Safety Chair

Warren Wilde

While some outerwear companies are meeting and setting safety standards for carrying a beacon, a harness is still the best method for carrying an avalanche transceiver. Here’s why:

  • Locating the avalanche transceiver high on your chest puts the transmitting antenna closer to your airway. If you’re buried in an avalanche and searchers are locating your transceiver, you want the probe strike and subsequent shoveling to bring them to the vicinity of your airway as quickly as possible.
  • If you’re ever in an avalanche, you will be quite focused on protecting your head, neck, and chest. If your transceiver is on your chest. you will therefore also end up protecting your transceiver as you fend off trees and rocks.
  • If your transceiver is on your chest, it will be kept warmer and will be less prone to getting knocked around as you move through the mountains. A transceiver in your pants or jacket pocket is more likely to hit things as you ski/board.
  • The manufacturer’s harness is more robust than a clothing pocket. Clothes can be ripped off in an avalanche.
  • You can still access the transceiver quickly when it is in a chest harness. The plan is to never pull out your transceiver for a real search, by using good terrain selection and paying attention to the local avalanche bulletin. However, if you do need to pull out your transceiver, most harnesses are made to easily access it in the event of an avalanche or for doing a group transceiver check at the trailhead.

Interference from electronics (GPS, radios, cell phone, headlamp, heated gloves, and socks, etc.) can sometimes affect the performance of a searching avalanche transceiver. Symptoms include random distance and direction readings and/or loss of receive range. Keep all sources of interference at least 50cm (20 inches) away when you’re in search mode. When searching, do not have any bluetooth, wifi or wireless functions enabled on your phone or any other electronic devices. For safekeeping, if you need to make an emergency call during a search, make sure you’re at least 25m away from the search area when you’re calling on your cell phone. While most cell phones don’t create harmful interference from this far away, there can be lots of variation between units, especially if a unit has been damaged.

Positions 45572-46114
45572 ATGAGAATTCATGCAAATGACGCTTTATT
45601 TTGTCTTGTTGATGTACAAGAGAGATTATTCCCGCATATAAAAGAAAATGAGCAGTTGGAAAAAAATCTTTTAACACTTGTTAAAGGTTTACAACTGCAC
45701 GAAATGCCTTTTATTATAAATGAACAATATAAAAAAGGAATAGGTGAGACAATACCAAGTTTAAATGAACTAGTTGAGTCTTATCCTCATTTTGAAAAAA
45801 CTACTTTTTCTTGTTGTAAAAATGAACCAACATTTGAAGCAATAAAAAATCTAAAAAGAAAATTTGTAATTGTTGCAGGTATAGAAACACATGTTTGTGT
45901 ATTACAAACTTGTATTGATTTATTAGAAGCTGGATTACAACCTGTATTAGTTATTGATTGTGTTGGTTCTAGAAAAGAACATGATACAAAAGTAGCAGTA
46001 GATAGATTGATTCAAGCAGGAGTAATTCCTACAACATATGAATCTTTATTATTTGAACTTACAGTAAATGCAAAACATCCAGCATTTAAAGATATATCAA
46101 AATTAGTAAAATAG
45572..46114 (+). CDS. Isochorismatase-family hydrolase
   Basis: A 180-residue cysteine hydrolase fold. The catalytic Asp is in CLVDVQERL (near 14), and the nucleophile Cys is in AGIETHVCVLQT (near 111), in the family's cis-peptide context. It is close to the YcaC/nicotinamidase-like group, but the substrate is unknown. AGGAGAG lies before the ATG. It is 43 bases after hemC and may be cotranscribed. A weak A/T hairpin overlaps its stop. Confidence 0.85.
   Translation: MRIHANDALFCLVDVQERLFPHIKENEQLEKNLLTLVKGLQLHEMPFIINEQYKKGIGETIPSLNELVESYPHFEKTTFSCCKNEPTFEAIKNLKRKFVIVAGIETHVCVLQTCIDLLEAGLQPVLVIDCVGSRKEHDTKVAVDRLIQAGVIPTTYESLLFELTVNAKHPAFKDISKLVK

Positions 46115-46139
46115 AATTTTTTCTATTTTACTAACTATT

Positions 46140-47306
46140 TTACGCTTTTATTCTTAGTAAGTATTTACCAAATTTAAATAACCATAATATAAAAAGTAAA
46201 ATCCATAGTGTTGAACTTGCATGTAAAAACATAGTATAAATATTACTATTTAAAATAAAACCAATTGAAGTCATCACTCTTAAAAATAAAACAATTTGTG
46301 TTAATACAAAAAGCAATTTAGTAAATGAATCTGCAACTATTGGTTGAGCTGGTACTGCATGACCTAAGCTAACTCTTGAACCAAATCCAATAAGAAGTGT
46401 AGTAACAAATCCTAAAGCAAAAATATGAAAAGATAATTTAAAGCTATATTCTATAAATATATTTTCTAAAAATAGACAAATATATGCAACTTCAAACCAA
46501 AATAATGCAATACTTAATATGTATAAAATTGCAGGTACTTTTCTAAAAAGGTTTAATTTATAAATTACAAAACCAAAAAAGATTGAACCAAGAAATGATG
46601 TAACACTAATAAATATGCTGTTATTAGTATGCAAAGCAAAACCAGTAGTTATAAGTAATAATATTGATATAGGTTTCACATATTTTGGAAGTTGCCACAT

In transmit mode, the effects of nearby electronics are minimal. However, many of these devices are metallic and metal objects can sometimes influence a transmitting beacon signal. While this will never ruin a search, nearby metal can slightly affect a transceiver’s transmit range and it can sometimes cause the transmit unit to use more power to send out its signal. Most manufacturers (including BCA) recommend keeping all electronics and metal objects 20cm (8 inches) away from your transceiver when in transmit mode.

Many shell jackets have a radio pocket on both the right and left side of the chest, and most harnesses put your transceiver on the left side of your chest. I wear my transceiver high on the left side of my chest to gain the recommended 20cm separation from my radio, and I put my cell phone in a pants pocket or in a right jacket pocket. Analog VHF radios seem to interfere less with avalanche transceivers than other electronics, but there should still be at least 20cm separation. Digital radios are becoming more common; be very careful to test the transmit and search functions of your transceiver and look for any signs of interference if you’re using a digital radio for communications. To date, BCA has not seen effects on any brand of transceiver in close proximity to the BC Link radio.

Watch out for slippage in your transceiver harness, and ensure it is located high on your chest. This will decrease the chances of injury to your hips, stomach, and ribs if you’re bent forward while skiing/boarding or in an avalanche. If you’re a snowmobiler, consider the Float MtnPro Vest, which has a dedicated, insulated transceiver pocket located above your vital organs.